Dominant Northumbria

The monasteries founded by Columbanus in France and Italy inspired many others to follow in his footsteps. Many Irishmen followed him to the continent either in self-exile, or as a religious penance. It was very different for the English, who, according to Bede, were inspired by Egbert to go abroad to save their Germanic cousins from paganism.

Egbert was a Northumbrian who lived in Ireland for years. At his suggestion, Wihtbert and Willibrord went to convert the Frisians in the Netherlands and North Germany. Also at his instigation, two men called Hewald, went to convert the Saxons.

The most notable English missionary was Boniface. He was a West Saxon who reorganised the central German and Bavarian church, and thrn led the reform of the Frankish church. In 751, Boniface presided at the coronation and anointed the first Frankish king, later called the Carolingians. Boniface was murdered in 754 by a band of Frisians.

Northumbria was not as powerful in the early eighth century as it once had been. The defeat of King Ecgfrith’s army at the hands of the Picts at Nechtansmere (Dunnichen, in Angus) in 685 quashed their northern expansion. The increasing powers of Mercia in the south also curbed ambitions in that direction.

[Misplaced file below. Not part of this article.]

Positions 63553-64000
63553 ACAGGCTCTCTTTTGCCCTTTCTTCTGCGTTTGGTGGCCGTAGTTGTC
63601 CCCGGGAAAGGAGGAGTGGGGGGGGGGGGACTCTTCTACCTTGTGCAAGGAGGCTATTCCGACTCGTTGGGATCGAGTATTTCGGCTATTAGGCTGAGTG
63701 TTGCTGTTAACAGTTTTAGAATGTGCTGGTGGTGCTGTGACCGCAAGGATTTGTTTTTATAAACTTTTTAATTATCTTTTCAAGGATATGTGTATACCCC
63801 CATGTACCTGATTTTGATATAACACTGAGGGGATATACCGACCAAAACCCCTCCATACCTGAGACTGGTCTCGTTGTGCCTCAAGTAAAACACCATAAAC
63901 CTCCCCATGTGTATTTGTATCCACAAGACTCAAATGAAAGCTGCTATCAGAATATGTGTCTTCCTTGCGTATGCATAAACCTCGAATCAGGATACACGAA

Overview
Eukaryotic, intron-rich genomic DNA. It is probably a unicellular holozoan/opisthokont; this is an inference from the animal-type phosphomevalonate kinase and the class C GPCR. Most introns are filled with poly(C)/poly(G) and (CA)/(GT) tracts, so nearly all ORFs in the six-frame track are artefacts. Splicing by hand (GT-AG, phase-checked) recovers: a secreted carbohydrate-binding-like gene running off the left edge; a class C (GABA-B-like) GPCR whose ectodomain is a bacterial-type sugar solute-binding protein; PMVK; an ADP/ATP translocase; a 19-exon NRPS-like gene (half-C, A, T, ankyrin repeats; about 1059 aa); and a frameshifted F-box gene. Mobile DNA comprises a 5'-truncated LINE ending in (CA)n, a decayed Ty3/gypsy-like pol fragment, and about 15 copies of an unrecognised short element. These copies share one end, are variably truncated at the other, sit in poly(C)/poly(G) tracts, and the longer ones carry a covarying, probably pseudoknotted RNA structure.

Nevertheless, Northumbria’s position at the crossroad between Ireland, England and Rome delivered much:

  • In the seventh century Benedict Biscop, the founder of Bede’s monastery of Jarrow and Monkwearmouth, near Tyne and Wear, travelled to Europe to collect books on five occasions. He created a stunning library, which was rumoured to be one of the best libraries ‘north of the Alps’.
  • Indeed Bede’s role as one of the greatest scholars in Europe in the early eighth century, is probably thanks, in part, to the works of Biscop to create such a library.
  • Northumbria produced outstanding works of sculpture, like the Ruthwell Cross in Dumfries and Galloway, and the ‘Lindisfarne Gospels’, which is recognised as one of the most beautiful books of all time.
  • It also produced Cædmon, the first known English poet of the time, who lived on the estates of the monastery of Whitby in North Yorkshire.
  • Alcuin of York, a scholar and Latin poet, who was recruited in 782 by Charlemagne, king of the Franks, to lead the educational revival on the continent, also hailed from Northumbria.